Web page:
How to recognise signs of love scams or romance fraud | #DatingScams | #LoveScams | #RomanceScans

If you’re dating, chances are you are dating online. While the internet can be a great place to make connections, with many relationships blossoming over a digital connection, there is a darker side – the rise of romance scams, preying on the vulnerable for financial gain. 

These scams have seen a surge in recent years, leaving countless victims in their wake. By December 2022, Singapore citizens had lost S$35.7 million to romance fraud.

Yet, statistics only scratch the surface of the problem. Many victims either remain unaware of the deception or too-often feel a misplaced sense of shame, choosing not to report the crime. We must remove the stigma of romance fraud, if we want to take the power (and money) away from the cyber criminals behind these schemes. 

Romance fraud is often being carried out by organised criminal gangs who target multiple victims at once and spend a long time convincing their victims that the relationship is real. They share playbooks of tactics with one another and – in some cases – lure people into working within the schemes, holding them against their will and forcing them into criminal activity. 

Dr Jessica Barker MBE is the author of Hacked: The Secrets Behind Cyber Attacks (Photo credit: PA Media, via Dr Jessica Barker MBE)

The victims of romance fraud

In these cases, there are two sets of victims: those who are being held captive and forced to carry out the crimes and those who are targeted and manipulated into believing they are having a relationship with someone who does not exist.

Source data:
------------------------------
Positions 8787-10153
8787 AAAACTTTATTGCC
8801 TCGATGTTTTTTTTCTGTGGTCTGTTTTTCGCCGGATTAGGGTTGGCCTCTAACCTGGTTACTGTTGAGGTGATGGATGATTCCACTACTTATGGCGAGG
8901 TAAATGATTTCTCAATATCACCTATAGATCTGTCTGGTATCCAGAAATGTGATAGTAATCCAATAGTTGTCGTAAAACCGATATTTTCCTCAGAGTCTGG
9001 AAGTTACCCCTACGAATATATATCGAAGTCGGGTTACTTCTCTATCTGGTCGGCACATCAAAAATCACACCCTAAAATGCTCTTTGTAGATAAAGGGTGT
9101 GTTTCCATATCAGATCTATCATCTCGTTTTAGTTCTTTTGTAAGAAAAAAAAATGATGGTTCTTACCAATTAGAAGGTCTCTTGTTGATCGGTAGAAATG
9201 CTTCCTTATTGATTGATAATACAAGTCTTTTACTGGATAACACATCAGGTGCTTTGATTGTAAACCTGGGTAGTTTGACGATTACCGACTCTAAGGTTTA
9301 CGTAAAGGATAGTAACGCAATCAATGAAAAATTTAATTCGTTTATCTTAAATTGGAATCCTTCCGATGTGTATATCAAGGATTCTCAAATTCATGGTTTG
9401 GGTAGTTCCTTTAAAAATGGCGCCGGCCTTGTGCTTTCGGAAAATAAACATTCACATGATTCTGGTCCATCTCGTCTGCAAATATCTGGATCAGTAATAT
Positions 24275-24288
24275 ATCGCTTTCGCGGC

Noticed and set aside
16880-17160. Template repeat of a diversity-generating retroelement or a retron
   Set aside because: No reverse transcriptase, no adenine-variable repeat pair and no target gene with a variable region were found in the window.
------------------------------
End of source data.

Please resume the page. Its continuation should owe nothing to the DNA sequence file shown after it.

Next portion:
For the second set of victims, the emotional and financial repercussions of falling victim to a romance scam can be devastating, often leaving individuals feeling a profound sense of loss and betrayal. Victims often grieve a relationship that did not truly exist in the first place. 

Beyond this, there can be huge financial losses, with many victims handing over large sums in the belief that they are helping the love of their life, or perhaps that they are funding travel where they will be united at long last. In addition to financial losses, victims may also experience identity fraud, having been coerced into sharing personal information with the criminals. 

How to recognise signs of love scams

Understanding the signs of a scam is the first line of defence against becoming a victim. 

One of the initial warning signs of a romance scam is “love bombing” – an excessive outpouring of affection and attention early in the relationship. 

This tactic aims to foster emotional dependency, accelerating the relationship and making the target more susceptible to future requests for money. 

Gift-giving is another strategy employed by scammers to build trust and obligation. Presented as a gesture of affection, it often leads to requests for financial assistance or personal details under false pretences, such as a gift caught up in customs.

The use of pet names, rather than addressing you by your real name, can indicate a scammer’s attempt to manage multiple targets simultaneously while maintaining the illusion of intimacy. 

A reluctance to engage in face-to-face meetings or video calls is another red flag, often accompanied by various excuses. Although advancements in technology allow for impersonation through AI, avoiding personal contact remains a common tactic among scammers. 

Financial manipulation lies at the heart of romance scams, with scammers gradually building trust before requesting money for various reasons, such as travel expenses or ill health. 

In other cases, the scammers present their victims with supposed investment opportunities, directing them to ‘invest’ money in websites that they secretly control. 

Seeking connection and trusting others are natural human tendencies, which scammers exploit to their advantage. They share their tactics with one another, so now I am sharing them with you in the hope that we can stop them in their tracks. 

Dr Jessica Barker MBE is the author of Hacked: The Secrets Behind Cyber Attacks, published by Kogan Page.

Source link


Click Here For The Original Source.

National Cyber Security